All in all, was I satisfied my  Sony NEX-7 travel experience? Absolutely! Would I use this as a primary system for Leica M lenses? Once again, absolutely? Am I satisfied with image quality coming from this camera? Yup. IQ is right up there with high-end digital SLR’s and mirrorless camera offerings? Is IQ comparable to image quality coming from the Leica M9? As stated, to my eyes, the images produced by the NEX-7 are slightly flatter, with less 3D pop, than what I see coming from my Leica M9 at lower ISO’s. In contrast, I find the high ISO capabilities of the Sony NEX-7 to be far better than that of the Leica M9. Would any of these things matter for web-sized images or smaller prints? Nope, I doubt it. But for the pixel peepers among you, I feel that it is fair to convey my impressions. And that’s all they really are: impressions of a camera that I have greatly enjoyed and plan to keep in my kit for some time.

NEX-7, Leica 35 mm f1.4 Summilux ASPH FLE

Further, for the photographically inclined, both Argentina and Uruguay have so much to offer. I suggest that you consider these destinations for your future travel plans. The people, the food, the sites, and the culture are all remarkable and worth directing your collective lenses toward.

I hope that you have enjoyed the words and images (which, by the way, were all edited and processed on the road, using the 11 inch MacBook Air). Until the next time, my dear Huffites, it’s Ashwin, signing out.

NEX-7, Leica 35 mm f1.4 Summilux ASPH FLE

Sony NEX-7, Leica 75 mm f/2 APO-Summicron ASPH


NEX-7, Zeiss 24 mm f/1.8 Sonnar



Sony NEX-7, Leica 135 mm f/3.4 APO Telyt ASPH


From Steve: I want to thank Ashwin for yet another wonderful report! To see Ashwin’s blog just click HERE.  His Flickr stream can be seen HERE


Mar 142012

Are you guys ready for a new Leica announcement/Event? On May 10-11th in Berlin we will find out what Leica has in store for us in 2012. Exciting!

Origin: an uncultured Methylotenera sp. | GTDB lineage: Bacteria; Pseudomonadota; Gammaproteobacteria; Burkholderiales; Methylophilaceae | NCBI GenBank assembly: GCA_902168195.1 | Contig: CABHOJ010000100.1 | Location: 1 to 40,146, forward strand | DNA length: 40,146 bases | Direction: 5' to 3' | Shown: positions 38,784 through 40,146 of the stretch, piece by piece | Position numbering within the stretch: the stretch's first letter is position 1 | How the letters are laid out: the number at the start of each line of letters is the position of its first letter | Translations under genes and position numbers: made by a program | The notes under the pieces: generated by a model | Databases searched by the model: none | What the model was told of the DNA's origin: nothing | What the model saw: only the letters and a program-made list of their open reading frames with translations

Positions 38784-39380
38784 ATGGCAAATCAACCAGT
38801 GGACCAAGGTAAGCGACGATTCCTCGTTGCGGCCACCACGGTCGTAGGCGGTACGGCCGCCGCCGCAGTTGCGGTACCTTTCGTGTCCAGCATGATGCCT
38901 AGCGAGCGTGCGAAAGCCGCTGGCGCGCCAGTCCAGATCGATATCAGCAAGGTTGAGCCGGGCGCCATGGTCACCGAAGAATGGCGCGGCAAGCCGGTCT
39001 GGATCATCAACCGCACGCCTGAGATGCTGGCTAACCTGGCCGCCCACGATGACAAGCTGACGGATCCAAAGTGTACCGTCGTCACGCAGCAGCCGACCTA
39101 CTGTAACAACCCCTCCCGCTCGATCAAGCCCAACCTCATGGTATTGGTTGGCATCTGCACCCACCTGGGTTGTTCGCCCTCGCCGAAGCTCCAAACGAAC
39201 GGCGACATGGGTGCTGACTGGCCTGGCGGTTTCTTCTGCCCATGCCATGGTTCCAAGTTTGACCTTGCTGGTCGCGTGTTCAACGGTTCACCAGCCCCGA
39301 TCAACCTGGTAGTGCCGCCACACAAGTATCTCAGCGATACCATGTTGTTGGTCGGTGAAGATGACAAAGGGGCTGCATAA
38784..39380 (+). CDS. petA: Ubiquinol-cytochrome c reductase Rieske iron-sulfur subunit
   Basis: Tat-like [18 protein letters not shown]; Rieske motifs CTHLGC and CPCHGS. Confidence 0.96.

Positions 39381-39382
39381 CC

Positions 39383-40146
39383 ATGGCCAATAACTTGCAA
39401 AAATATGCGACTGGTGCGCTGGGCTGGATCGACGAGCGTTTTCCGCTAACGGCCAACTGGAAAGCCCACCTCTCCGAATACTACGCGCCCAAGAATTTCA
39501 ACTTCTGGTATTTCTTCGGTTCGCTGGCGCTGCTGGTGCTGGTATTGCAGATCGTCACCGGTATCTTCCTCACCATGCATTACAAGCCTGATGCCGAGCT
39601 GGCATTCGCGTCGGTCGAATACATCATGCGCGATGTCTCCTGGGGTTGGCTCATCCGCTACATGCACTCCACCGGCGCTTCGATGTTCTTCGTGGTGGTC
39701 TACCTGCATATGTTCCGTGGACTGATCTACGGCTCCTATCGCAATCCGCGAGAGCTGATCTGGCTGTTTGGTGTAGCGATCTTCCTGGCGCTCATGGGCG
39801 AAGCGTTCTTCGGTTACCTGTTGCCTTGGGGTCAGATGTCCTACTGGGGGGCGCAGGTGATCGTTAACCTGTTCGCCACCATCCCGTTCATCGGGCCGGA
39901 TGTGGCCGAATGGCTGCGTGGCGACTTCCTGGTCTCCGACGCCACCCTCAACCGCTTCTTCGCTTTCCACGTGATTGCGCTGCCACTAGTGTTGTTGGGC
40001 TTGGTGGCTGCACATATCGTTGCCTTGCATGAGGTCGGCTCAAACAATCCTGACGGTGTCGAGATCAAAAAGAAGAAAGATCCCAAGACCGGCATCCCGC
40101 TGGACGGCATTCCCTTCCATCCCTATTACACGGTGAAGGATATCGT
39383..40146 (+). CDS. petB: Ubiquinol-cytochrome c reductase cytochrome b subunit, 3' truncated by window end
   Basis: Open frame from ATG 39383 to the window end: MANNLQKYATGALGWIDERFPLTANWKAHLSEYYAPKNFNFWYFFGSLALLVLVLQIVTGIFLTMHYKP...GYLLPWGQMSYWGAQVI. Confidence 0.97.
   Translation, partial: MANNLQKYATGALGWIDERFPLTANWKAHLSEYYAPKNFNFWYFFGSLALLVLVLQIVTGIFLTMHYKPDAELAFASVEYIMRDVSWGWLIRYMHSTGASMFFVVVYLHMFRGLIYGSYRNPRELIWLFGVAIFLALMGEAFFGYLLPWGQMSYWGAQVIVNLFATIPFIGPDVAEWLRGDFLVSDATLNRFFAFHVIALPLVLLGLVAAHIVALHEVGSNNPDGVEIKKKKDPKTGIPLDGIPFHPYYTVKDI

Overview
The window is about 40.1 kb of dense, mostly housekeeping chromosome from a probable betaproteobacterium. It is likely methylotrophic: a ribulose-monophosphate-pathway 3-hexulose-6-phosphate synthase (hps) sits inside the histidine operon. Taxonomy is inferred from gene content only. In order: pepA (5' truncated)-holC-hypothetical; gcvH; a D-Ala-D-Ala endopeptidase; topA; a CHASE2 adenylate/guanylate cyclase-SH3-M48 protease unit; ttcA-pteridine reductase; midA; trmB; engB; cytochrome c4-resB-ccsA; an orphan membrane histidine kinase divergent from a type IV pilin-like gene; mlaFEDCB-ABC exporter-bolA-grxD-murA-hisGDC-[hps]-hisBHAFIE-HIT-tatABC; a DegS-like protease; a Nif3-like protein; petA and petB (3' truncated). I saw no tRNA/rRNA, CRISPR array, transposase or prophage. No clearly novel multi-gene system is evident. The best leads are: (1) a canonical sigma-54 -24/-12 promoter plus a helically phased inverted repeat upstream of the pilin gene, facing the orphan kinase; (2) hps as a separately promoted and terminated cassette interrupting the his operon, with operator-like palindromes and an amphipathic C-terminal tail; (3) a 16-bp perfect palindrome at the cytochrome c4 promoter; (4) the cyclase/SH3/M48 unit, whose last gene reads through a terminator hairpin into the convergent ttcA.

My guess as to what is to come? Well…the date is May 10th and I feel they need to release an update to the X1 and the M, as I was told by Stephen Daniel himself 2-3 years ago that their goal was to release a new camera update to the M and X line every three years. We shall see :)

Also, I just set up a new Facebook page to discuss all of the (rumored) new Leica products on the way – be sure and visit it and LIKE it here as i hope to update it live from Berlin on May 10th-11th.

Mar 122012

Shooting wide open in the sunlight with fast glass

So you went out and bought that Leica Noctilux ASPH or SLR Magic Hyperprime T0.95 for your Leica M8 or M9 and you are one of those who want to shoot the lens how it is meant to be shot…WIDE OPEN! Yes, lenses like the Noctilux ASPH are meant to be shot WIDE OPEN and do not let anyone else tell you otherwise! Why else would we spend many thousands of dollars for a 0.95 lens? Well, we wouldn’t! This is also why these types of lenses are generally not meant for every day use. There are better lenses to use stopped down due to the weight and size of these super lenses so when we use one of these masterpieces of lens designs we WANT that 0.95 aperture!

The problem is that many of us who own these expensive but unique lenses realized that we can’t shoot in daylight when the lenses are wide open! I live in AZ and Here in Phoenix it is crazy tough when the sun is blazing down. Even at the base ISO of 160 with the M9 I would normally have to stop down to F/4 or f/5.6 just to shoot the lens, which means if I want that 3D look, that creamy shallowness, and signature look then I am out of luck…UNLESS I buy an ND filter.

I am sure that the majority of you know what an ND filter is but just in case you do not, an ND filter is simply a glass filter you attach to the front of your lens that will block most of the light from coming into your camera and hitting your sensor, allowing you to shoot wide open at slower shutter speeds even in full harsh sunlight.

For lenses like the Noctilux and SLR Magic I would recommend (and I own) a high quality filter such as the B&W 1.8 64X multi coated ND filter. The Noctilux takes a 60mm filter and the SLR magic takes a 62mm filter.  With this filter attached you can set the lens to 0.95 and shoot away, even at high noon in the harshest of sun. When the light goes down you simply take off the filter. I tested out my ND filter at the renaissance fair this past weekend and it worked out great. Usually I would shoot something like a 50 1.4 or 90 f/2.5 at these types of events but I decided to see how the ND filter would handle shooting at 0.95 all day long.

I found minimal vignetting and that crazy cool 3D effect you can get when shooting in the sun at 0.95. I found out the same thing as Ashwin Rao when he shot the Noctilux wide open using an ND filter but I used the SLR Magic T0.95 Hyperprime, and I was wowed by the performance yet again from this lens. If you have ultra fast glass for your 1/4000th second Leica M9, think about picking up an ND filter for daytime use. Not only can you get some unique and beautiful images, you can also have some fun with it.

All images below were shot with the M9 and SLR Magic Hyperprime T0.95 LM lens. Some out of cam JPEGS and a few from RAW. Without the filter, I would not have gotten this “look” which many love and many hate.